The Screaming Staircase is the first in a new series – Lockwood & Co – by Jonathan Stroud, publishing at the end of this month…
Lindsey Dawson speaks to book blogger, reviewer and award judge Graeme Beattie on Lets Talk at Face Television.
via ▶ Lets Talk – Lindsey & Graeme Beattie 14Aug – YouTube.
English author and poet Edith Nesbit would have been 155 today and she has been honoured with a Google doodle.
She wrote or collaborated on over 60 books of fiction for children but her most famous work was the The Railway Children.
SF Said hopes the time is right for space science to once again become a popular theme in children’s fiction.
When I was a child, spaceflight was a thrilling reality. The Apollo and Soyuz missions promised to extend our reach to the stars. Space exploration fuelled an explosion of stories during the postwar years in comics such as Dan Dare and Tintin’s Destination Moon, and in TV programmes and films such as Doctor Who, Star Trek and Star Wars. Yet even back then, space novels written specifically for young readers were hard to find.
They disappeared completely with the decline of space exploration in the 1980s and 1990s. But the new century has seen a re-ignition of interest in space. Star Wars is even bigger now than it was in the 1970s… …
Yet children’s fiction has somehow remained adrift from these developments. Where are all the epic new space stories for young readers? Occasionally, there’s a novel in which space is an ingredient. Frank Cottrell Boyce’s Cosmic is one example, as is Sally Gardner’s Carnegie Medal-winning Maggot Moon. But full-blown epic space stories have yet to enjoy anything like the visibility in children’s books that they enjoy elsewhere.
The prevailing wisdom in children’s publishing is that space is a hard sell. Everyone is a little scared of it. No one knows why. I’ve discussed this with authors, publishers, booksellers, librarians; we all acknowledge that it’s an anomaly.
Happily, there are signs that the tide is turning. Puffin has been commissioning Doctor Who ebooks from some of our best children’s writers, including Eoin Colfer (who also wrote a Hitchhiker’s Guide to the Galaxy sequel), and the new children’s laureate, Malorie Blackman. Increasingly over the last year, I’ve heard it whispered that “space is the next big thing in children’s books”.
I hope that’s true, because I’ve spent the last seven years writing Phoenix, a space epic for readers of nine and up, set in a galaxy where humans and aliens are at war.
The Boston Book Festival (Oct 17-19) lineup includes Salmon Rushie and, as the children’s keynote speaker, Tomie dePaola:
The children’s keynote speaker will be Tomie dePaola, the famous picture book author and illustrator of “Strega Nona” and more than 200 children’s books. And there will be activities for kids, including scavenger hunts, workshops, and craft projects. Curious George might be seen wandering around too.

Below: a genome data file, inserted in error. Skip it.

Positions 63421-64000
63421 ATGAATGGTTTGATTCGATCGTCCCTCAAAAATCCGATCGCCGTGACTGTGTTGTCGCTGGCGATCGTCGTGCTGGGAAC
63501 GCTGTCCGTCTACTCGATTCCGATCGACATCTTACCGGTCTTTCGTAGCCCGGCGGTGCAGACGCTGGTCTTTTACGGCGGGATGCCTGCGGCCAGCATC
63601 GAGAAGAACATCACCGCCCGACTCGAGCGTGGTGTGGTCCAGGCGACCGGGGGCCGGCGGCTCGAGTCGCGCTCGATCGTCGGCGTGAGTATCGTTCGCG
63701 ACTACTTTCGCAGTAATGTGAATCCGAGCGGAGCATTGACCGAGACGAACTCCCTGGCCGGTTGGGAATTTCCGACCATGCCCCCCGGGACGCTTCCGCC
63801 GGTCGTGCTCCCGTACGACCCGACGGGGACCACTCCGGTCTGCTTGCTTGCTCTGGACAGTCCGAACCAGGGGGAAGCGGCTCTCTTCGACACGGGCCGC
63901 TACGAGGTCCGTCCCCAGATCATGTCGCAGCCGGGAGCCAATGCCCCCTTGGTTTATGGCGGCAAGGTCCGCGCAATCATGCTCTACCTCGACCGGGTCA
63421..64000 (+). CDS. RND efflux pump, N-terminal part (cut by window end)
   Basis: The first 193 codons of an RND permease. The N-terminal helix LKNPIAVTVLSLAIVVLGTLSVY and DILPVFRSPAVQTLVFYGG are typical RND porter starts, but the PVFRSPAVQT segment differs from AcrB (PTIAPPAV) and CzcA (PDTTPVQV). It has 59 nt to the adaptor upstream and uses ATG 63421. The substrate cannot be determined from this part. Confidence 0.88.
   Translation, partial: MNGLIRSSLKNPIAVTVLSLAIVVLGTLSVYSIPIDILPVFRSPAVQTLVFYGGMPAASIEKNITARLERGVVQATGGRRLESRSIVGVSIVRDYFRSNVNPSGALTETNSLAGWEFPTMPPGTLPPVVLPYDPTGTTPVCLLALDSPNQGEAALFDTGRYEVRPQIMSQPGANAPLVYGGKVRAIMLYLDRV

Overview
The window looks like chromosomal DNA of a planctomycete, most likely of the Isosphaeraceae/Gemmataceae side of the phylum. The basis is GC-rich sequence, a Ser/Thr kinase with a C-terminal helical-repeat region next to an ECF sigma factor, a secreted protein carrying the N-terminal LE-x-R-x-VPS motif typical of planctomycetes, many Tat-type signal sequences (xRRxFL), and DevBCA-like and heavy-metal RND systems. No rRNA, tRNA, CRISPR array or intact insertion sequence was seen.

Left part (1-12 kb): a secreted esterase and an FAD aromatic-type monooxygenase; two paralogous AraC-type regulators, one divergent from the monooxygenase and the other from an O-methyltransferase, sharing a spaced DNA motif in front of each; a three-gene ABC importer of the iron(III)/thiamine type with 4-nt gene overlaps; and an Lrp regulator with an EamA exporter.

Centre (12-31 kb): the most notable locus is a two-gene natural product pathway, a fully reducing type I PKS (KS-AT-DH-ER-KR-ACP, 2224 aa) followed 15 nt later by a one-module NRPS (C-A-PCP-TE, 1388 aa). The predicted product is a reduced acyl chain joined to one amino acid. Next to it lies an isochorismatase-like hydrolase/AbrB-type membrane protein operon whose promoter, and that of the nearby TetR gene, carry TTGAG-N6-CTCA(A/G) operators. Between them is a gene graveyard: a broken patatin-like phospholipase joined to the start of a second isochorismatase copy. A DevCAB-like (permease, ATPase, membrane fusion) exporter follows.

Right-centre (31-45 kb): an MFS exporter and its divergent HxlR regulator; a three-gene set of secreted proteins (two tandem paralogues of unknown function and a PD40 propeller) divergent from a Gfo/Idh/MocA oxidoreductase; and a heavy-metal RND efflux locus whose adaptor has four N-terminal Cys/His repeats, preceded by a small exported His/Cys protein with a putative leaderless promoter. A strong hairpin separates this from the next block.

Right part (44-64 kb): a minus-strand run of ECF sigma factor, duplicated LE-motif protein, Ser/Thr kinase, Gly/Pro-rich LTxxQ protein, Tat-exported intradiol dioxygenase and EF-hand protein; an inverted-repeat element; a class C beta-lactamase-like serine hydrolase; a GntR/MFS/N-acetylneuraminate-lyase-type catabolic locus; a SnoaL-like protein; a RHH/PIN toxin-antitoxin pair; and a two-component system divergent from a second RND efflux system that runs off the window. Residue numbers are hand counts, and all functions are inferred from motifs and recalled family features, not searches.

Other children’s book authors will include Wendy Mass (“A Mango-Shaped Space”) and Bob Shea (“New Socks” and “Big Plans”), whose stories, artwork, and characters have appeared on Nick Jr.
Just announced on the Nosy Crow blog
THE GRUNTS IN TROUBLE IS FREE FOR IBOOKS!
The Grunts in Trouble, the first hilarious book in The Grunts series by Philip Ardagh and illustrated by Axel Scheffler, is currently free for iBooks!
As part of the ‘First in a Series’ campaign, you can download the book for free for your iPad, iPhone and iPod Touch for the next week. Here’s a link to the book on the iBooks Store – the promotion will run until August 20.
And there’s also a free Grunts app available for iOS – The Grunts: Beard of Bees. Build the biggest beard of bees as you can before your time runs out, but beware of birds and butterfiles – they’ll make your bees fly away! Here’s a link to the game on the App Store.
This video [in the full post] is five years old. But it’s an impressive continuous-movingshot monologue by Joe Craig, author of the Jimmy Coates action series, once described as The Bourne Identity for kids.
The latest title is Blackout, which has a fine book trailer of its own.
The idea she had back in 2011 has grown into a 480-page novel, The Bone Season, for which Bloomsbury paid in excess of £100,000.
So far rights to the novel, published in Britain on 20 August, have been sold in 20 countries – and this is just the first in a seven-book series, which should keep her busy until she is well into her thirties.
What’s more, the film rights to The Bone Season have been bought by the actor Andy Serkis’s company, The Imaginarium.
Green is in the running [with The Fault In Our Stars] against compatriot Rebecca Stead with Liar & Spy, her third novel. Stead, who won the prestigious Newbery award with her second novel, When You Reach Me, has tackled the coming-of-age of a lonely schoolboy who starts solving mysteries when he moves to a new neighbourhood.
In the British camp is the much-loved and much-garlanded author David Almond, author of the Carnegie-winner Skellig, with The Boy Who Swam With Piranhas, illustrated by Oliver Jeffers. Set in a fairground, it’s a funny, freewheeling fishy fable about a boy’s journey to fulfil his destiny.
Also on the shortlist is Katherine Rundell with Rooftoppers, her second novel. Inspired by summers working in Paris and by night-time trespassing on the rooftops of All Souls College, Oxford, it features a girl who runs away to Paris with her guardian to try to find her mother and meets a community of children who live on rooftops.
The shortlist, which was chosen by two previous winners, Hillary [sic] McKay and Andy Mulligan, and the 2010 Costa-winner Jason Wallace, was announced by last year’s winner, Frank Cottrell-Boyce, at a party at the Edinburgh international book festival. The winner will be announced in October.
Just received an invitation to the launch of this new Templar/Candlewick imprint.
There will be hula hoop classes and live drawing. Going to RSVP YES 🙂